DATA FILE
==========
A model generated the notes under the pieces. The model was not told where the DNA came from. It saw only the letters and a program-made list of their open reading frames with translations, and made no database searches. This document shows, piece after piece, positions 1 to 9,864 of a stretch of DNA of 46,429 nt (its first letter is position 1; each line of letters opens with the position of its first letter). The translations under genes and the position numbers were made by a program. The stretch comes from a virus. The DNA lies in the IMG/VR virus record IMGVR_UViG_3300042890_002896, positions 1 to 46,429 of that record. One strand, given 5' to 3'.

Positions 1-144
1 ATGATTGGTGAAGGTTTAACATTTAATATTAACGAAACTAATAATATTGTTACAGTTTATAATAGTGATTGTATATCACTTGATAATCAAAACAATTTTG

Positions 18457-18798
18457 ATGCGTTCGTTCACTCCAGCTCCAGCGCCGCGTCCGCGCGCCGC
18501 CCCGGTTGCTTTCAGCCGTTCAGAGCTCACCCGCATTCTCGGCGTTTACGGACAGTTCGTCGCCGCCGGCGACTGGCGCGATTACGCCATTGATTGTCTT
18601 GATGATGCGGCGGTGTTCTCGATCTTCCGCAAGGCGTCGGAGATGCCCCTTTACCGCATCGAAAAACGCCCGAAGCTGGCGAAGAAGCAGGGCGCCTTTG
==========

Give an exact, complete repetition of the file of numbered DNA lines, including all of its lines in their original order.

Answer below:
A model generated the notes under the pieces. The model was not told where the DNA came from. It saw only the letters and a program-made list of their open reading frames with translations, and made no database searches. This document shows, piece after piece, positions 1 to 9,864 of a stretch of DNA of 46,429 nt (its first letter is position 1; each line of letters opens with the position of its first letter). The translations under genes and the position numbers were made by a program. The stretch comes from a virus. The DNA lies in the IMG/VR virus record IMGVR_UViG_3300042890_002896, positions 1 to 46,429 of that record. One strand, given 5' to 3'.

Positions 1-144
1 ATGATTGGTGAAGGTTTAACATTTAATATTAACGAAACTAATAATATTGTTACAGTTTATAATAGTGATTGTATATCACTTGATAATCAAAACAATTTTG

Positions 18457-18798
18457 ATGCGTTCGTTCACTCCAGCTCCAGCGCCGCGTCCGCGCGCCGC
18501 CCCGGTTGCTTTCAGCCGTTCAGAGCTCACCCGCATTCTCGGCGTTTACGGACAGTTCGTCGCCGCCGGCGACTGGCGCGATTACGCCATTGATTGTCTT
18601 GATGATGCGGCGGTGTTCTCGATCTTCCGCAAGGCGTCGGAGATGCCCCTTTACCGCATCGAAAAACGCCCGAAGCTGGCGAAGAAGCAGGGCGCCTTTG